Deaths from painkillers and heroin overdoses have sparked a national epidemic. What was once a drug thought to exist in the societal bottoms, heroin has returned with a brutality and cultural penetration like nothing we’ve ever seen. But heroin’s stake in the epidemic is largely a reaction to people not being able to get what they really seek, OxyContin. Because OxyContin remains behind Pharma’s prescription paywall and health insurance coverage and employment are both dire situations for many families, heroin’s street lure has been ramped up. OxyContin, as well, has become a street drug. When you don’t have insurance or a job, getting Oxy through typical means becomes almost impossible. So you hit the streets. And then you end up with either Oxy or heroin.
And that’s the pattern we’ve always thought existed, anyways.
A new theory, however, is coming into play via a lawsuit filed in Washington state. The lawsuit alleges that Purdue Pharma, the manufacturer of OxyContin, knowingly allowed Oxy to become a black market street drug. And a town in Washington named Everett is suing them on behalf of their 108,000 residents. The lawsuit is currently in a Federal court in Seattle.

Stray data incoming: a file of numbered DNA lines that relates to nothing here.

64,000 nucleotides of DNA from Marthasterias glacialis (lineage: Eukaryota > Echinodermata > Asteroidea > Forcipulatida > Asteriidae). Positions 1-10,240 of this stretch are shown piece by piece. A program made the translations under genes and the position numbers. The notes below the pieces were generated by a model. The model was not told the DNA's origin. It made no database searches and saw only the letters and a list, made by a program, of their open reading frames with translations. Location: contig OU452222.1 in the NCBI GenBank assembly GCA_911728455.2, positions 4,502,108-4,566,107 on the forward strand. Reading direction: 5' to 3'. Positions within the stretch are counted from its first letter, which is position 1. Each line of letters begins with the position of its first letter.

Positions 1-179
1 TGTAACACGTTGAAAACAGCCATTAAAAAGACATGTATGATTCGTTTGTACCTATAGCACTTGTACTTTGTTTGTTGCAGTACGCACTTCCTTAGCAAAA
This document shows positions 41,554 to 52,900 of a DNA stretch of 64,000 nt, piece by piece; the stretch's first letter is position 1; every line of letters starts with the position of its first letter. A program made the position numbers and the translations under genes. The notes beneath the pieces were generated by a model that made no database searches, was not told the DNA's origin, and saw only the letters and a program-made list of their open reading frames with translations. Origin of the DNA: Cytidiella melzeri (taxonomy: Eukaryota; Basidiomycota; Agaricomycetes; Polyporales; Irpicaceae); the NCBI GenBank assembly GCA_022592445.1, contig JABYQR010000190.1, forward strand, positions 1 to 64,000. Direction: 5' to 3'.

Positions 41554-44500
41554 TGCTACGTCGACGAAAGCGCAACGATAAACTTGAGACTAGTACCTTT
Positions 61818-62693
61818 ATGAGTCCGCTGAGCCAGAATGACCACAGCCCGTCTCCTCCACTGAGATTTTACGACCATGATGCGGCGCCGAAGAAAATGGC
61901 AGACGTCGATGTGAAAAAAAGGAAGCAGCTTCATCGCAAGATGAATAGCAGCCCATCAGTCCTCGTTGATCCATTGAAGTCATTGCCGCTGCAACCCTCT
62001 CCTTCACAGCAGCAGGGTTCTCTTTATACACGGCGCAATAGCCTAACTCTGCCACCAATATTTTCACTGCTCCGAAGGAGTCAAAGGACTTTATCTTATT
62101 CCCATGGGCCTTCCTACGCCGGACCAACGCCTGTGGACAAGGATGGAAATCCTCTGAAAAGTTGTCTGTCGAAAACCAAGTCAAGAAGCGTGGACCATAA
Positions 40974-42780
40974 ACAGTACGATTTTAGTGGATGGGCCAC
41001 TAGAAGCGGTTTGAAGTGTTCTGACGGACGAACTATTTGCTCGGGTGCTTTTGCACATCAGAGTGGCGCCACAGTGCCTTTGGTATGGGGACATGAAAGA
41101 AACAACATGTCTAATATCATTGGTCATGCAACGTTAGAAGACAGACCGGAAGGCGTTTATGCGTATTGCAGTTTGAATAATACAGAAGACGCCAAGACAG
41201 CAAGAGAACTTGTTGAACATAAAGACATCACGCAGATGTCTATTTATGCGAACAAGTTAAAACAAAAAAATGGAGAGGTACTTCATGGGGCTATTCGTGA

The lawsuit alleges, “supplying OxyContin to obviously suspicious pharmacies and physicians and enabling the illegal diversion of OxyContin into the black market.” The city of Everett isn’t coming out of left field, either, they’ve spent months patrolling the streets and investigating the Oxy / heroin situation with the end goal of resolving the crisis. However, it seems they found a much more sinister plot, hence the lawsuit.
“Our community has been significantly damaged, and we need to be made whole,” said Mayor Ray Stephanson.
“Purdue Pharmaceuticals was knowingly putting OxyContin into the black market in our community,” Stephanson told CBS Seattle affiliate KIRO-TV.
He accuses Purdue Pharma of being largely a profit machine that has placed people in danger.
According to CBS News:
Purdue said it is “deeply troubled by the abuse and misuse of our medication,” and noted it leads the industry in developing medicines with properties that deter abuse, even though its products account for less than 2 percent of all U.S. opioid prescriptions.
Purdue has a history when it comes to lawsuits. It paid out $630 million to the Federal government for misrepresenting the addictive chemistry of OxyContin. This prior settlement would seem to help the case of Everett.